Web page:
▲ Users will make mistakes, Rogers said. The key is to incentivize them to avoid security missteps. "It's not about hammering them [for their missteps], but 'it's we work as a team to maximize security and efficiency ... and we respect you as an individual'" that also plays a key role in protecting the organization's valuable information, Rogers explained.
→ I do agree with this statement, that we should be working together as a team but the problem that is paramount in business or governmental environments stems from most people are not willing to listen (just go with the flow). The General made a great point but the people around him may not feel the same way (it could be due to their training or just unwillingness to work with others, some instances it stems from doing things things from an authoritarian standpoint (Remember Thomas Drake went to his superior and stated that this practice was just wrong (4th Amendment - Surveilance responsibility), they walked him out and tried to prosecute him. William "Bill" Binney went to his higher ups and stated that he did not feel comfortable with releasing the internal application locks that in were in place to protect American citizens from being spyed on (ThinThread), they came to his house and address him at gunpoint in his shower).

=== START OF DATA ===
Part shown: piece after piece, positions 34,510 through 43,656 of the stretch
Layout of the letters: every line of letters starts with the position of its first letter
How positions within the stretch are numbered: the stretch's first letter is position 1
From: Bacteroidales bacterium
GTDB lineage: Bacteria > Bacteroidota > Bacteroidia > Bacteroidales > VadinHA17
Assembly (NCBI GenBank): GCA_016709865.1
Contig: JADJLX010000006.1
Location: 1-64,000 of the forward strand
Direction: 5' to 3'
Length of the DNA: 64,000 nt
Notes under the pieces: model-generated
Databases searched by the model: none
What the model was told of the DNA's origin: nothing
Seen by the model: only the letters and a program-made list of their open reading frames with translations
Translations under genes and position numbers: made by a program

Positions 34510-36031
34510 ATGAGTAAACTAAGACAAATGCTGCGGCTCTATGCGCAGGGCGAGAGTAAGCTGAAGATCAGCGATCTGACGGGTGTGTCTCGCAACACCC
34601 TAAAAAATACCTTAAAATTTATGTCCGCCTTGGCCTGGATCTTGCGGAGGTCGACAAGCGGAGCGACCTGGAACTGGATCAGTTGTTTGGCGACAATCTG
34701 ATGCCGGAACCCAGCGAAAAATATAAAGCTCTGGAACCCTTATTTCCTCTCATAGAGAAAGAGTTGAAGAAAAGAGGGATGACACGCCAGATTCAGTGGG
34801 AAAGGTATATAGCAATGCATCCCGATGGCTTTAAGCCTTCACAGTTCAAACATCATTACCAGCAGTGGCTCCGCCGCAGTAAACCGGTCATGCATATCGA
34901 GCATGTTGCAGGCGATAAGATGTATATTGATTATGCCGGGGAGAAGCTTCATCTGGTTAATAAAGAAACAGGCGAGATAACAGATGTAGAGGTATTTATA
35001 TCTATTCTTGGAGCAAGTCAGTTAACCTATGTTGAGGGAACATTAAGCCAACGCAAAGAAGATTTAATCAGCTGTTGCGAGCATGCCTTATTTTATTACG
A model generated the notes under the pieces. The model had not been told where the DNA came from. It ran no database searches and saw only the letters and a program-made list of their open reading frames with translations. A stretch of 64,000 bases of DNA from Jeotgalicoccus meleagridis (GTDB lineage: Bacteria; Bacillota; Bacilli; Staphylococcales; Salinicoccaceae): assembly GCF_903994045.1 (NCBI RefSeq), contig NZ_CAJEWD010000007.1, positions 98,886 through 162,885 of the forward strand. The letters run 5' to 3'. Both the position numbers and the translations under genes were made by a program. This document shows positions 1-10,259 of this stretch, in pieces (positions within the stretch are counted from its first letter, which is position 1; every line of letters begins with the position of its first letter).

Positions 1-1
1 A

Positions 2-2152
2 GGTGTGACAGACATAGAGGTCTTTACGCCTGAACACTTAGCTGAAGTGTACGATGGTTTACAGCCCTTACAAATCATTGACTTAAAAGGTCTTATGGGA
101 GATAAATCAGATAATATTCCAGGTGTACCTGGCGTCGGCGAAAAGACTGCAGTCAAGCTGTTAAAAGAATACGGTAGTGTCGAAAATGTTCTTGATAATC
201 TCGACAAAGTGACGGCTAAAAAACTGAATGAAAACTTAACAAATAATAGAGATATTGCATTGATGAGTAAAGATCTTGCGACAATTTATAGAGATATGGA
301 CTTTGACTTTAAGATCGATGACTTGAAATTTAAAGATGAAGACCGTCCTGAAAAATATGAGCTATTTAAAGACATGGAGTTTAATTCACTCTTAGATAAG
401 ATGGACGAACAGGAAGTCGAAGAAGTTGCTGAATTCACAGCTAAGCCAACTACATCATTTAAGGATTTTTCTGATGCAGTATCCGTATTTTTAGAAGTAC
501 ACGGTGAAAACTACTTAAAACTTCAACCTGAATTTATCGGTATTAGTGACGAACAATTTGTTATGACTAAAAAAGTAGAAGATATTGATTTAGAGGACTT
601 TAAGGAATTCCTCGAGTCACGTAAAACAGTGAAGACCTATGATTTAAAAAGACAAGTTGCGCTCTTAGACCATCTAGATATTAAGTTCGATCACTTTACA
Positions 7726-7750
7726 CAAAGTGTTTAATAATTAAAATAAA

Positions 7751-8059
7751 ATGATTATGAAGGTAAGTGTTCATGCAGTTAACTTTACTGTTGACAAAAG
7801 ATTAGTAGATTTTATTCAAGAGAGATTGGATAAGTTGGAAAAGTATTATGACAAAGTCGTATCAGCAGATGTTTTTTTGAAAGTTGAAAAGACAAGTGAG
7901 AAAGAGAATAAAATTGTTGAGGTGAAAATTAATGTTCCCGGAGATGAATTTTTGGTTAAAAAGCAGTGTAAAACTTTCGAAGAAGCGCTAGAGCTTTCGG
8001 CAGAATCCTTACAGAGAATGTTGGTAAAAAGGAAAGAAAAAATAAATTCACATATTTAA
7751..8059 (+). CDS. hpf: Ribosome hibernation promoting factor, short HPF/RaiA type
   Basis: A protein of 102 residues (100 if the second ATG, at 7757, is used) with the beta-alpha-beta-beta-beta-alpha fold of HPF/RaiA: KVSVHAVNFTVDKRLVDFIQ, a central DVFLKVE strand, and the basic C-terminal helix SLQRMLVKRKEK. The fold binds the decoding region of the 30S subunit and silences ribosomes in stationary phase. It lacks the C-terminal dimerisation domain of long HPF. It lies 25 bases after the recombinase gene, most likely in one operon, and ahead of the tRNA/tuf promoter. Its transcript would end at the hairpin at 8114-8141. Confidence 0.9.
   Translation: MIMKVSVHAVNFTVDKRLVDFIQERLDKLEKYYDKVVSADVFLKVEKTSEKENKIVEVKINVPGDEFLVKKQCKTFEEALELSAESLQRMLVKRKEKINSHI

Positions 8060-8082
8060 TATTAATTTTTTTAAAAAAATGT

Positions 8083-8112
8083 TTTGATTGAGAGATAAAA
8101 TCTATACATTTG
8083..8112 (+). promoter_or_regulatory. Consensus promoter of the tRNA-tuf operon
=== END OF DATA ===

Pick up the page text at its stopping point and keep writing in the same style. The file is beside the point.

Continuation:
▲ This gives users a stake in the security of the organization and its data. "I also believe in having a really frank discussion. There is a level of responsibility here – we acknowledge that. That responsibility can vary, but fundamentally if we're giving [the user] access ... there's a responsibility to ensure [its security]," Rogers said. "It's like a contract."
→ Interesting, a contract is based on three things -> Terms/Conditions, Money/Value, Parties. Ok, from a TC (Terms and Conditions) point, there needs to be language to protect the American people and not violate their rights as citizens. There needs to be language stating that if this information is brought to your attention, there will be open conversation and dialogue instead of being made to agree while looking down the barrel of a gun. Money - if the person is working, if they are getting a reasonable rate, then that would be considered the value side relating to the contract (the higher the clearance, the higher the rate, based on responsibility). Parties - Either party should be able to discuss the concerns without being criticized or fired or removed from their post (place of employment), but in most instances that I described, they did this very thing and were punished for their actions to people who served their country (malicious use of power).
I do agree that we should take responsibility to secure environments and protect vital government data, but lets not loose sight of the big picture, these individuals were shunned/punished because they wanted to protect the rights of American citizens. They should be looked at as heros, we need to review the controls that we have in place so that this treatment is not realized ever again especially for people who felt that this overstepped the bounds of the US Constitution.